opportunities created by long term transformative changes. Any short-term savings plan should have a longer-term strategic component as well to maximize your total savings.


2. Vendors are feeling the same pressure as you, this means you must give to get

​Many of your vendor partners are under the same pressure as you to bring in more revenue and to cut costs so they are guarding every dollar. You are likely to find more success by offering something in return for immediate cost savings such as:

  • Giving a specific vendor more business, which dovetails with a POTs aggregation strategy.


  • Agreeing to a longer contract term, coupled with an early renewal, at a reduced rate.

This give and take frequently results in a win-win for you and your vendor partners.


3. Avoid tunnel vision

All too often CIOs focus their attention on the spend associated with their largest single invoice or vendor. The reality is that this spend is likely already well managed.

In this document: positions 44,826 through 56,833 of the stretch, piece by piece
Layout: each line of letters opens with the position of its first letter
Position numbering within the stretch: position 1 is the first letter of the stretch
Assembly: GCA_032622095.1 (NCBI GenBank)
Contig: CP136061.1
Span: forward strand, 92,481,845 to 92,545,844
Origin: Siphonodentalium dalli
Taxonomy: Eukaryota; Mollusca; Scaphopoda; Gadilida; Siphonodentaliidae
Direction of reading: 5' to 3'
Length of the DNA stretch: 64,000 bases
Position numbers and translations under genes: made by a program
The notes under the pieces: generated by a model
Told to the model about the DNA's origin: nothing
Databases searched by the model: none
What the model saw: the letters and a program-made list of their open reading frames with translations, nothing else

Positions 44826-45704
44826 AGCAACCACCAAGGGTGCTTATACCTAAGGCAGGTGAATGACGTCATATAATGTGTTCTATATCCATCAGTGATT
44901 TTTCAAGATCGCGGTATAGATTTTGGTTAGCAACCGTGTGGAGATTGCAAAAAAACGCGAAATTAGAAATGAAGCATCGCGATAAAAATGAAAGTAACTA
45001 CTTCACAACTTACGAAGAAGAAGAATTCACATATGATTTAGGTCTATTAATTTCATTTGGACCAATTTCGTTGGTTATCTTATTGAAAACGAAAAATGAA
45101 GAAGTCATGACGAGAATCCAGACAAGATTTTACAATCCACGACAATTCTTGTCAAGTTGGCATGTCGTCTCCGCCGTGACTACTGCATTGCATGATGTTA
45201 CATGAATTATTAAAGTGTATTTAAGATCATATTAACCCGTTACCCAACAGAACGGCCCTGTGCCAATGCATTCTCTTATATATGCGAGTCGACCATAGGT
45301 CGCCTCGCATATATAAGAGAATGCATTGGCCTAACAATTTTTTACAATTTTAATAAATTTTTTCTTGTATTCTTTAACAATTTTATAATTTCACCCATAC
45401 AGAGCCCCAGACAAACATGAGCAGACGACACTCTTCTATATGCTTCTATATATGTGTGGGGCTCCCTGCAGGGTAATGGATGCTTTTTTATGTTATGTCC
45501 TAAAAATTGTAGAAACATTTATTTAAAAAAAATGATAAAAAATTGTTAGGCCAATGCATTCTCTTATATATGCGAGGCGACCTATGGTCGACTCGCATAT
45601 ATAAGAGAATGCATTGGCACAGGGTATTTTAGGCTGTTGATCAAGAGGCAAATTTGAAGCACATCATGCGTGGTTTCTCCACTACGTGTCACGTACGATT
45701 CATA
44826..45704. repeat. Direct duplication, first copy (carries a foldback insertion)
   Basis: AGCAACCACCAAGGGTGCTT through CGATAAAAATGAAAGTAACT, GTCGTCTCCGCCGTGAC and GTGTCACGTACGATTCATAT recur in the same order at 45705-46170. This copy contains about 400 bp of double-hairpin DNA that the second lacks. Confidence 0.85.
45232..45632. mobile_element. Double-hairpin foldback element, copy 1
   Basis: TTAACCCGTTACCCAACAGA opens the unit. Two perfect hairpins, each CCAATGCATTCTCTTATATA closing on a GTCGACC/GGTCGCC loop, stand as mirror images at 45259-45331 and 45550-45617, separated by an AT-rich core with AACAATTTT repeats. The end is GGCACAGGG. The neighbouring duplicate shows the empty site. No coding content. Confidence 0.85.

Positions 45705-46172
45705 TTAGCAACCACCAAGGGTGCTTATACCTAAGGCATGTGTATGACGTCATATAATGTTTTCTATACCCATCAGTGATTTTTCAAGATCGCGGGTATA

This doesn’t mean you shouldn’t ask for some relief on your largest invoices, but you typically will have more success by shifting your focus to items you haven’t been managed as tightly.


4. Focus on non-disruptive change

Non-disruptive change creates faster time to savings. Examples of non-disruptive change:


  • Contract changes with more favorable payment terms or rates


  • Aggregation of services that can be moved without new installations (telephone lines are a great example of this)